Similarly, if you advertise your cleaning skills on hassle.com or pet minding services on housemydog.com, the income you earn is not taxed through the PAYE system. Therefore you’ll be deemed as a ‘chargeable person’ for tax purposes and will be required to file either a Form 11 or Form 12 tax return (depending on whether you have earned more or less than €5000 in the year).
What if I traded goods for goods?
If you’ve traded services for services or goods for goods, you’ll still be required to pay tax. Revenue will treat the service or goods you receive as a cash payment. Therefore, the fair market value of any goods and services you received must be included as income on your tax return.
You can calculate the correct value by assessing the open market value of the goods.
What about expenses?
Expenses are a key way to cut your tax bill. No matter how you make money through the sharing economy, you’ll likely have costs you can deduct come tax time. This includes any fees and charges associated with signing up to advertise on a particular website.
It’s important to remember that you can only expense costs which have wholly and exclusively occurred for the purposes of the trade. You can’t include costs which occurred during personal use.
Earning income from the sharing economy?
For example, if you’re an Airbnb host, you can include the cost of:
• And commission to Airbnb
You can only expense the percentage of these costs that were used for your Airbnb business. If you find it tricky to work out exactly how much you should charge, you can attribute the costs based on the size of the room used in comparison to your home and the number of days that you’ve had guests throughout the year.
The process is slightly easier if you’re renting out your entire house. In this case, simply attribute the costs based on the number of days guests stayed in your home that year.
For Deliveroo, if you use your bicycle for personal reasons during the week but exclusively to deliver food at the weekends, you claim for those 2 days out of 7 for the costs associated with maintaining your bicycle, so effectively you are only claiming for those 2 days where you use the bike for business.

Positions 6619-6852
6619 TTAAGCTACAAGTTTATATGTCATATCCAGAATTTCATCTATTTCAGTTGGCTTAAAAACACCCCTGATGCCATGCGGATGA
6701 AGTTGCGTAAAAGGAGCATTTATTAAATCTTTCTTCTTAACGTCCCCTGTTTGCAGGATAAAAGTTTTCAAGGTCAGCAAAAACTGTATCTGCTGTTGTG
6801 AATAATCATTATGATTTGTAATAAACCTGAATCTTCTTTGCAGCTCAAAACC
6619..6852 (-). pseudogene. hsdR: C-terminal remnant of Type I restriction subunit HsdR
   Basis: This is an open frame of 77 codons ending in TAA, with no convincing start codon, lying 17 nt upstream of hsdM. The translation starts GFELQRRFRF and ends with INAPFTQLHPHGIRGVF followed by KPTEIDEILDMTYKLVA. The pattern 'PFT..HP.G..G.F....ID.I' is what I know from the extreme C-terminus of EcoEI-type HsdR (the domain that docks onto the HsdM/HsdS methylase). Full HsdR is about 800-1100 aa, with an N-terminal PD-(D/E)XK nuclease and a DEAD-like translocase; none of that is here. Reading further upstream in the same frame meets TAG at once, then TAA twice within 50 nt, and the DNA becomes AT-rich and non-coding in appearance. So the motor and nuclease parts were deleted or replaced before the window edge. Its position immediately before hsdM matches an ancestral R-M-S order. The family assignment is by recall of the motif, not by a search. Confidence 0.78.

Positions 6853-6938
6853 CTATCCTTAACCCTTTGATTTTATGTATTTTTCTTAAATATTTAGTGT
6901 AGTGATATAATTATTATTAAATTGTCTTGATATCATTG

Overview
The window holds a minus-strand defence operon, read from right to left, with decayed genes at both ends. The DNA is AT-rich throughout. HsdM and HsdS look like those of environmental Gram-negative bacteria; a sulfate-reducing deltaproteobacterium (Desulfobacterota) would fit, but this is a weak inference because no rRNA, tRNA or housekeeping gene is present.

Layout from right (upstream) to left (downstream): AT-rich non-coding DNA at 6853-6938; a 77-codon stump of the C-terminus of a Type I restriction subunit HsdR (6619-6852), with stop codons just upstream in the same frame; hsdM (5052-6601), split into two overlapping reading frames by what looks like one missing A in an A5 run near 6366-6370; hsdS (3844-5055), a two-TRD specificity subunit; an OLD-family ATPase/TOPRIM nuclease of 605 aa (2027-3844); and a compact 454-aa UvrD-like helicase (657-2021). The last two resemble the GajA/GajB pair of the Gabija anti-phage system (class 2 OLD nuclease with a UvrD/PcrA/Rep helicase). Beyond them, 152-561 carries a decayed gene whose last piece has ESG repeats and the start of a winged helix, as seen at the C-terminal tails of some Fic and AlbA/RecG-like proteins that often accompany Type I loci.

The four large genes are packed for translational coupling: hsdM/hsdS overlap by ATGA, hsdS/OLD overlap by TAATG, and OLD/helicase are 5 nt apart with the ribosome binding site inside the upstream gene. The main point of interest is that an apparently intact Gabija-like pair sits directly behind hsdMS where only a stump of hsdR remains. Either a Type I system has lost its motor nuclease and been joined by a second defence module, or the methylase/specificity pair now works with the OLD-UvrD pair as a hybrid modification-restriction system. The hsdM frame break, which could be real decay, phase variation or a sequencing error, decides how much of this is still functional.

Similarly, if you’re advertising gardening services on Adverts.ie and you want to deduct the cost of your tools, you can only expense a percentage of the cost based on how often you use the tools for business or personal use. However, you’ll be able to expense costs associated with traveling to and from locations for gardening.
If you own a vehicle that’s used for both business and personal purposes, you’re entitled to claim a percentage of the actual running costs (fuel, repairs, servicing, etc.) which relate solely to trade use.
You can claim in the following way:
• Fixed rate per business mile – a rate/amount per mile is set and this is multiplied by the number of miles covered.
• Mileage rate basis – this method must be used consistently from year to year if chosen. This rate provides running and maintenance cost coverage. It also makes an allowance for depreciation.
If you offer dog minding services, you can expense the costs associated with caring for the animal (such as food and bedding).
Meanwhile if you’ve developed a trade from renting dresses on Rentmydress.ie, you can expense any costs associated with cleaning the clothes when they’re returned.
Keep records and receipts!
Don’t forget to keep a detailed account (including receipts) of all items you intend to deduct. The more detailed records you keep, the more it will help should the taxman come calling for an audit.
Need help with your taxes?
Anyone new to the sharing economy may not be familiar filing a tax return. If you’ve never completed one before, the prospect can be quite daunting. But don’t worry. Taxback.com can offer a helping hand. Our team of experts will guide you through the process and can answer any questions you have.